a kayak: Deck
Now let’s change over to stripping
Some basics about the
The strips should, depending on the type of timber used,
be about 5 mm thick and 15 mm wide. They should be flexible
about both longitudinal axes, in such a way that they can
comply to the desired shaped of the deck.
is very tough timber, but also rather stubborn. Accordingly,
ash strips need to be thin and narrow. In comparison, pine
or fir is easier to work with, but it breaks more easily.
Pine strips can thus be a bit thicker, just try out some timbers.
and about strip-building
The strips are glued to each other with water proof
white glue, and subsequently covered with fibre cloth and
epoxy resin. For the deck, the strips are assembled starting
on the outside working inwards. The first pair of strips sits
on top of the hull’s side. The succession of strips
is alternating starbord-port. This way, the strips join at
bow and aft in a kind of ‘zip’, see picture.
For variations of the pattern, see further
Now it’s time to get started
wood strips & plane
Once upon the time there was a plank of ash....
With a circular saw, the plank is cut along a guide into
strips. On the right-hand picture the traces left by the saw
blade are clearly visible. They are planed off afterwards.
Unfortunately, it turned out that my strips of 26 by
6 mm were too stiff. Thus, with lots of patience and visual
judgement they were halved to about 12 mm width and thinned
with an electrical plane down to about 4 mm. Finally the strips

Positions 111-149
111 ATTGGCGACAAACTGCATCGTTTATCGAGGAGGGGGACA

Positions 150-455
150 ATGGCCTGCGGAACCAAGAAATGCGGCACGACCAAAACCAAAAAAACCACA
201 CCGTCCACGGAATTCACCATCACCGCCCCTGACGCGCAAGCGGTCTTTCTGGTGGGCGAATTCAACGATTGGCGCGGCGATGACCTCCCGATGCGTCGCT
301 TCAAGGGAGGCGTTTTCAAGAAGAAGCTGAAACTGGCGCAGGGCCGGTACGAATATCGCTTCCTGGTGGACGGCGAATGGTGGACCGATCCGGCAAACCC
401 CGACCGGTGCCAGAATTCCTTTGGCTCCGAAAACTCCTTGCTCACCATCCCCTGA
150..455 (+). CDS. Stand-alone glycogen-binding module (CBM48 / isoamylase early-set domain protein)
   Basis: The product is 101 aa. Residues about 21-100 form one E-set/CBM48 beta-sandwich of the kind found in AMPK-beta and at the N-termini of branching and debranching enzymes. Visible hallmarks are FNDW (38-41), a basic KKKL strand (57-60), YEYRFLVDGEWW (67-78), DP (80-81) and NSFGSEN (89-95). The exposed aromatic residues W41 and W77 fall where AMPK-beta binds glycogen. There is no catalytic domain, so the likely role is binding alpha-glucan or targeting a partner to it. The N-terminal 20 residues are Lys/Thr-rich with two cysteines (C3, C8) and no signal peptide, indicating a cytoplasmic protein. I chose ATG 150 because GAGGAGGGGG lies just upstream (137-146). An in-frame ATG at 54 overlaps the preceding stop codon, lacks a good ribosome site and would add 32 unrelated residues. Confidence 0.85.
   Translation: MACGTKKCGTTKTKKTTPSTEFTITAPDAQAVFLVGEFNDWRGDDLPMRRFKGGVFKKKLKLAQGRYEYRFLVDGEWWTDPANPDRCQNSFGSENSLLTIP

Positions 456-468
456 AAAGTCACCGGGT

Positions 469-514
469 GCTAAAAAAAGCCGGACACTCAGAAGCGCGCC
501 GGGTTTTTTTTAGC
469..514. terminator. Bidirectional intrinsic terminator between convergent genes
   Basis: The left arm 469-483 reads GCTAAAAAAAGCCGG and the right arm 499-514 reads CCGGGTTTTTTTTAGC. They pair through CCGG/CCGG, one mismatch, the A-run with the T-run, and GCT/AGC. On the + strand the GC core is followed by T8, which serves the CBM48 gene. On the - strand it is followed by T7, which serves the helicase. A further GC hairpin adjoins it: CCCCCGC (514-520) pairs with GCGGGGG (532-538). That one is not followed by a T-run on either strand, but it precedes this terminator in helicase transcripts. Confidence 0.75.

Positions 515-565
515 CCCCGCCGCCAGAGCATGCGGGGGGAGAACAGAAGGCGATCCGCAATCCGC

were well pliable – and I had a huge pile of saw dust.
you can lay your hands on a milling cutter, you can add tongue
and grooves to your strips, see picture above. The concave-convex
interlocking eases the shaping of the deck curvature.Alternatively,
the edges of the strips need to be bevelled accordingly.
construction aids inside the hull
With tape or cable ties, the construction aids are securely
fixed within the hull resting in the cradles. It is over these
aids the strips are placed and thus the deck shaped.
To avoid the strips getting glued to the aids, cover these
with tape or glad wrap.
If you want to staple the strips to the aids, use proper
wood for the aids. The staples don’t have a good hold
in particle board.
Strips are commonly 1.5 to 2 m long only. At least for the
first few pairs the strips should be lengthened to the required
total length beforehand. Later on, the strips can be bevelled
and glued during the process of laying them (clamp firmly).
first pair of strips
Prior to starting - tape the hull plywood to avoid deck and
hull becoming inseparable (glue drips).The first strip is
placed onto the upper hull edge and stapled to the plywood.
The strip may project a bit over the hull’s outside,
as well as stern and bow. It is planed off later.
The second strip butts against the first strip at bow and
stern, where it is fitted at an angle, see picture.
Glue and staple.Make sure the curvature of the first pair
alternatingly left and right. Each successive strip is held
next to the previous one. If you are working without tongue